IU women’s hoops primed for conference tournament


Up until a couple of weeks ago, the Indiana University women’s basketball team looked as if it could beat everyone in the country. Then the Hoosiers finished the regular season 1-4, raising the question of if they can beat anyone.

Now they find out. IU opens Big Ten tournament play today at approximately 2 p.m. at Gainbridge Fieldhouse, as it seeks to regroup, regain its mojo and demonstrate its near-season-long run in the Associated Press top 10 was deserved.

Indiana, 19-7, meets Rutgers, 11-19, a 75-50 victor over Penn State, as it pursues its goal of capturing the league’s post-season tournament and securing a high seeding for the NCAA tournament.

Last year the Hoosiers reached an all-time program-best slot in the Elite Eight and with just about the entire team returning they were primed for an even better run this March. Until things got shaky.

“We’re ready,” said senior guard Nicole Cardano-Hillary. “I have faith we’ll give it our all.”

No one questions that, but will giving it their all be enough in a minefield of a league that has five teams in the national rankings? Despite its slump, IU maintained a tie for 14th in the ratings this week and also the right to host a home game in the big tourney.

Not so long ago, IU was ranked fifth nationally, but now Michigan (10th), Maryland (11th), Iowa (12th) and Ohio State (13th) are just ahead among league foes.

Still, when it came to all-conference post-season honors, Indiana was richly rewarded.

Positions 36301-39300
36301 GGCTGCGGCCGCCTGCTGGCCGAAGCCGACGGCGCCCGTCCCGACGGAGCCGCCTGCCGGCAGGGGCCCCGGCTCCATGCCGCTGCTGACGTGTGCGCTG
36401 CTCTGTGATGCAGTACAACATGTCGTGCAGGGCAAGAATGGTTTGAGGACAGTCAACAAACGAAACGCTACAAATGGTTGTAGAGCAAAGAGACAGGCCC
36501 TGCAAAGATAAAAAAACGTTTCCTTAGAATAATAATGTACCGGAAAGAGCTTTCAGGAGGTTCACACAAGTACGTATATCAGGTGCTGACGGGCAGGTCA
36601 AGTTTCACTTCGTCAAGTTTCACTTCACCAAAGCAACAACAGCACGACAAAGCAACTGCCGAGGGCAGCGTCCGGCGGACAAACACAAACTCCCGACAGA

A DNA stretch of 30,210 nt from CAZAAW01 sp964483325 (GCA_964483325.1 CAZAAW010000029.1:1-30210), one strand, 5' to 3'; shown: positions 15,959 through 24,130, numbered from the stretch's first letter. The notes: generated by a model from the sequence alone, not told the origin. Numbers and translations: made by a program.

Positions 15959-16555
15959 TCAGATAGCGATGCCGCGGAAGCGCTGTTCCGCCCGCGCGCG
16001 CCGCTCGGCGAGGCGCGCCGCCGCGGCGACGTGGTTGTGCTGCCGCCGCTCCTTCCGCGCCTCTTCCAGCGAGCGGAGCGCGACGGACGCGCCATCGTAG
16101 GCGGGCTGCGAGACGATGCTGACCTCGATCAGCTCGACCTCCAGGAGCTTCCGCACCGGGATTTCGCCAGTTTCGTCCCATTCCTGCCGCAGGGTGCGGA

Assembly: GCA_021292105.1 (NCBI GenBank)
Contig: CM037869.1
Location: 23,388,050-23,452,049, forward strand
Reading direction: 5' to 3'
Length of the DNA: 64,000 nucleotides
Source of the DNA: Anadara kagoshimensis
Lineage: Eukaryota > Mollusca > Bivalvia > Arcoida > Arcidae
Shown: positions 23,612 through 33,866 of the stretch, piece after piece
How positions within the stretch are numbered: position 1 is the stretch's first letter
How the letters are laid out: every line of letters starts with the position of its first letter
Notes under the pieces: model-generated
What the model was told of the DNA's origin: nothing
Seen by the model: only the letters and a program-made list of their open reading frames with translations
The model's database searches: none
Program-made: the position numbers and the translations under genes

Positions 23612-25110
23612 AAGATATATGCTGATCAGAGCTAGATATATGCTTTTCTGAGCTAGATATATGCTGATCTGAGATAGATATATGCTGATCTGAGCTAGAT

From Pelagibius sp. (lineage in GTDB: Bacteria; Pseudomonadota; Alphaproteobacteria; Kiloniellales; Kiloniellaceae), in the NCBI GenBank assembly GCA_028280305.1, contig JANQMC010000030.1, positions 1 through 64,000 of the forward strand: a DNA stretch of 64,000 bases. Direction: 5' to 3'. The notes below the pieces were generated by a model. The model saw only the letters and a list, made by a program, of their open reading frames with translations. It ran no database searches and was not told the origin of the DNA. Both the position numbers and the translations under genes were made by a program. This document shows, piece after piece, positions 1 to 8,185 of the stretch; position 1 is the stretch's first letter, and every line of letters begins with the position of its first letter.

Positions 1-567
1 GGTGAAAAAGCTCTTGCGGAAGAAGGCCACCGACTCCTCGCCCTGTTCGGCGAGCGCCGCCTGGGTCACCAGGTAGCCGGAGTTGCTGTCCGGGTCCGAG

Junior Grace Berger, who averaged 16.4 points, 6 rebounds and 4.8 assists, was chosen for the first team, and for the second time. Mackenzie Holmes, who was the team’s leading scorer and rebounder until she missed a month of play with a knee injury, and Aleksa Gulbe, were selected for the second team Cardano-Hillary was chosen for the second team by coaches and made the league’s all-defensive team. Ali Patberg received honorable mention honors.

The notable thing about this quintet is that all of them average in double figures and that kind of balance and firepower will be necessary to succeed in the Big Ten showdown, as well as stingy defense.

IU and Rutgers did not meet during the regular season. IU dealt with a 15-day quarantine layoff due to the COVID-19 virus. Not all games were made up. Moren said Rutgers seems to be peaking at the right time and getting better the longer the season lasts.

Moren seems to be embracing amnesia over her own team’s recent faltering that included two losses to Iowa, and one each to Nebraska and Maryland.

“It was a tough stretch,” Moren said. “We’re trying to put that in the rearview mirror.”

Holmes, who averaged 16.1 ppg., down slightly since returning, has been trying to work her way back into 100 percent playing shape. That could define how well the Hoosiers fare.

“Mack is finally feeling a little bit like herself,” Moren said.

To succeed in the Big Ten tournament, playing on, day by day, the Hoosiers must limit their turnovers (the goal is always 11 or fewer), play tight defense and take good shots.

Cardano-Hillary is very much a pest covering other teams’ guards, though she would not admit it Wednesday, saying if she frustrates opponents it is up to them to say.

Moren considers the Big Ten to be the toughest league in the land and to seize a title, Berger, Holmes, Cardano-Hillary, Gulbe, Patberg, and the main subs, Chloe Moore-McNeil and Kiandra Browne, will have to be sharp.

“All of them are going to have to be really good,” Moren said.

Lew Freedman is a sports writer for The Tribune. Send comments to [email protected]

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